About Me

I am a sixth year Ph.D. candidate in Computer Science working with the Systems and Networking Group at UC San Diego advised by George Porter and Amin Vahdat. I received my Master of Science degree in Computer Science from UC San Diego in 2012 and my Bachelor of Science degree in Computer Science from Caltech in 2009. My research interests include large-scale distributed systems, I/O-intensive "big data" applications, next-generation cluster hardware, the cloud, and efficient, balanced computing.

My Ph.D. thesis centers around efficient and balanced data-intensive computation on next generation cluster technology. I'm interested in measuring performance on technologies that will be commonplace in data centers 5 years from now, such as fast nonvolatile memories and high speed networking. I've also recently become interested in efficient big data computation in the public cloud.

Research

Current Work

While Themis and TritonSort are excellent examples of efficient and balanced data-intensive computing systems, they have both been designed for and evaluated on older cluster hardware such as spinning magnetic hard disks and 10 GbE. I'm currently in the process of bringing Themis up to speed with next generation cluster technologies including Flash on PCI Express and 40 GbE. These technologies, while incredibly fast, reveal interesting bottlenecks both within the application and also within the operating system. These bottlenecks will have to be eliminated to achieve good performance.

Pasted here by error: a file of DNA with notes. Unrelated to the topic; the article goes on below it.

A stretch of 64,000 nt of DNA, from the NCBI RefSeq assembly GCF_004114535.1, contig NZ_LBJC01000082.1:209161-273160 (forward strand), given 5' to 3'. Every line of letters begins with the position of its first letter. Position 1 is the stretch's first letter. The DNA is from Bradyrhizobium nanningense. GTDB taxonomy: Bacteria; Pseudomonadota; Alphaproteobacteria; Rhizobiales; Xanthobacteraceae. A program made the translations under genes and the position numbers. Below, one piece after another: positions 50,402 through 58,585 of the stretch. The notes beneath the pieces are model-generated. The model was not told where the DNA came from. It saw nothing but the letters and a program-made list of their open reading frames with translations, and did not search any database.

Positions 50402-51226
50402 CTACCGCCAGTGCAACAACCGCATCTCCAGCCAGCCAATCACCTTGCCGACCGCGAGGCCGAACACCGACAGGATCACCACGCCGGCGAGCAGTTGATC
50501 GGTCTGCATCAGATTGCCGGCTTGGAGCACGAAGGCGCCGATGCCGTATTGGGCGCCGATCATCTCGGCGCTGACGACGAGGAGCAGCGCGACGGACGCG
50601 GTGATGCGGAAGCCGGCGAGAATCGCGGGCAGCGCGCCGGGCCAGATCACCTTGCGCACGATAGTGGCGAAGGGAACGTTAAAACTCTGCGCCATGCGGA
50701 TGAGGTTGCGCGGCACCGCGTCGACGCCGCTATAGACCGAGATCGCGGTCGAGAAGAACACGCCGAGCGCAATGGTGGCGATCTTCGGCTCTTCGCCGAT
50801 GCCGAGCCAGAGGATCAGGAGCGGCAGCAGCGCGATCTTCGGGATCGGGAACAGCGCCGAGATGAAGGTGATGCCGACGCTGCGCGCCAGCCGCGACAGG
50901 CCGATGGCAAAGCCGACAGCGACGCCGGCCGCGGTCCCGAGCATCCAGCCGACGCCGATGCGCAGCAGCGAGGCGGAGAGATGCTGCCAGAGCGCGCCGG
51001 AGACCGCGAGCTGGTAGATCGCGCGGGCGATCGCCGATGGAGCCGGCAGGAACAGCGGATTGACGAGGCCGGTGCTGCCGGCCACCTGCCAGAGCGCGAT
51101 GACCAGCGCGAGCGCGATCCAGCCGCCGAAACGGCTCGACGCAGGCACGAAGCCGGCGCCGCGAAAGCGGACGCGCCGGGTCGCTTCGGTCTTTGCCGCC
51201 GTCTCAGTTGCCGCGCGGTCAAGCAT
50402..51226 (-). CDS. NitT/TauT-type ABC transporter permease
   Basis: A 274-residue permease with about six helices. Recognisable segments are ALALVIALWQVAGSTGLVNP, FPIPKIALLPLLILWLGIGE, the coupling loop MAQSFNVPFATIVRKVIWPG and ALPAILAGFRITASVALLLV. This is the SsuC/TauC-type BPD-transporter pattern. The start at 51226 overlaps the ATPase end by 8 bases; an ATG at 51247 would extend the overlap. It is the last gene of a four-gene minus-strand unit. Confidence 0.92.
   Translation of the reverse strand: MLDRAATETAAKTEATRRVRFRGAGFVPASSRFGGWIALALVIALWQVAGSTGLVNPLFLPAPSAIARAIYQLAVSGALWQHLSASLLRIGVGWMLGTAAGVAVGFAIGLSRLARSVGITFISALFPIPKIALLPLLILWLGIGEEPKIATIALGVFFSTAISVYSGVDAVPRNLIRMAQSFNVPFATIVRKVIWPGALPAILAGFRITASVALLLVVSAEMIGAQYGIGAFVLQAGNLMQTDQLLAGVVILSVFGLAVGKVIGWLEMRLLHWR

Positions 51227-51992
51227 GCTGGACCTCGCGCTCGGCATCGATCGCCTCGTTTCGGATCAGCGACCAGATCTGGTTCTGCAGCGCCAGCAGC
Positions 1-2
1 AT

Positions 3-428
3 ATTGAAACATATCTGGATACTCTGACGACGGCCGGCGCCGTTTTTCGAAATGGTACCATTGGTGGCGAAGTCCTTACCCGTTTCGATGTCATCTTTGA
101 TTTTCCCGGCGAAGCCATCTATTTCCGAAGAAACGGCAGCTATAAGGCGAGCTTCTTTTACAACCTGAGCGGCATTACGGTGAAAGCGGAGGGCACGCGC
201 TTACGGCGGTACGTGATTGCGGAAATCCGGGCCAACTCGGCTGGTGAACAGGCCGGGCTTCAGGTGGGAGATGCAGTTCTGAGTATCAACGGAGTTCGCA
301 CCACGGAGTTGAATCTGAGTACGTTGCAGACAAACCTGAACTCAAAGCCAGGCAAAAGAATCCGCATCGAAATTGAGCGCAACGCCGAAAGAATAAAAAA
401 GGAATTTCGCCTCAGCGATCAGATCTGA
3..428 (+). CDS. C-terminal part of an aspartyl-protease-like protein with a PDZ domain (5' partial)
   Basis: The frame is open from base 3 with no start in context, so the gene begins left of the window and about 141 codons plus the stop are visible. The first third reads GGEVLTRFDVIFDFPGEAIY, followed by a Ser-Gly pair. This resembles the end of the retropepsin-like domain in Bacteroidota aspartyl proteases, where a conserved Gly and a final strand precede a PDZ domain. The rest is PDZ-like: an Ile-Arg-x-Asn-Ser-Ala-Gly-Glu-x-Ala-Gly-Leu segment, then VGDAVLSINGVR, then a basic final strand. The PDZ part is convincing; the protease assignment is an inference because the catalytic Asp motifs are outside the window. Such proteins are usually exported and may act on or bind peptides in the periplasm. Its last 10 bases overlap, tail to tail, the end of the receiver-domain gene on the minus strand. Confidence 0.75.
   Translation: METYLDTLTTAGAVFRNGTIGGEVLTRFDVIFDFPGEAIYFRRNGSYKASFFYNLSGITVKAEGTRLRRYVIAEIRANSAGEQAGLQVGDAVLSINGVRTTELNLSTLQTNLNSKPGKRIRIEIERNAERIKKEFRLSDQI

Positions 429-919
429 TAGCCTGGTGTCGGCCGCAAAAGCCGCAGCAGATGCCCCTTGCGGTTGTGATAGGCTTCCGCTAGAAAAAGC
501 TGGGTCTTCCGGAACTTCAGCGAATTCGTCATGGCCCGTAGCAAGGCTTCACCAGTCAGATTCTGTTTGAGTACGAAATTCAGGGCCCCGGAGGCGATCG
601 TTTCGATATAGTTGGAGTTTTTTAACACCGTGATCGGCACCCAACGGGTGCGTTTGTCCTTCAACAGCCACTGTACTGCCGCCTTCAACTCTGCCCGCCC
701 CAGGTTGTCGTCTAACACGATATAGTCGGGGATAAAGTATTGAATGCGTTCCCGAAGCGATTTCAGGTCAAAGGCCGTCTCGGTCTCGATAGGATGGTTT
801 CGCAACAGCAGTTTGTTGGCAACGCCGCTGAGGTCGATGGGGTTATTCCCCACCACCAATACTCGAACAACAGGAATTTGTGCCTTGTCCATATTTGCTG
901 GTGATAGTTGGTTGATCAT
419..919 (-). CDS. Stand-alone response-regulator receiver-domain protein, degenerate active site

In addition to investigating next generation cluster technology, I'm also evaluating Themis on public cloud infrastructure, specifically Amazon EC2. The cloud provides the flexibility necessary to evaluate research software such as Themis on a variety of different hardware configurations. It also enables us to push the boundaries of scalability, which is crucial to the real-world applicability of Themis.

Themis

I developed Themis, the successor to TritonSort. Themis is an I/O efficient MapReduce implementation that achieves the minimum number of I/Os possible (2) when the amount of data greatly exceeds the amount of physical memory. Themis has been evaluated on a variety of common MapReduce jobs and performs at roughly the same record-breaking speed as its predecessor, TritonSort. Themis was published in SOCC 2012.

TritonSort

I developed the world's fastest sorting system, TritonSort. TritonSort achieves record speeds by focusing on per-disk and per-node efficiency. TritonSort aims to sort data at the speed of the disks by keeping all disks constantly reading or writing data in large contiguous chunks. TritonSort set world records in the 2010 and 2011 Sortbenchmark.org competitions. We set a total of seven world records: 2010 Indy GraySort, 2010 Indy MinuteSort, 2011 Daytona GraySort, 2011 Indy GraySort, 2011 Indy MinuteSort, 2011 Daytona 100TB JouleSort, 2011 Indy 100TB JouleSort. Two of these are current world records.

Other Work

During summer of 2009, I investigated balanced systems within the MapReduce framework of Hadoop. Goals consisted of analyzing cluster resources during a MapReduce job, identifying bottlenecks, and classifying various types of jobs according to these bottlenecks with the hope of being able to utilize cluster resources more efficiently.

Industry Experience

I held a Software Engineering Intern position at Google during the summer of 2011 working in the MapReduce group with my mentor Marian Dvorsky. As part of this internship I sorted 10PB with MapReduce.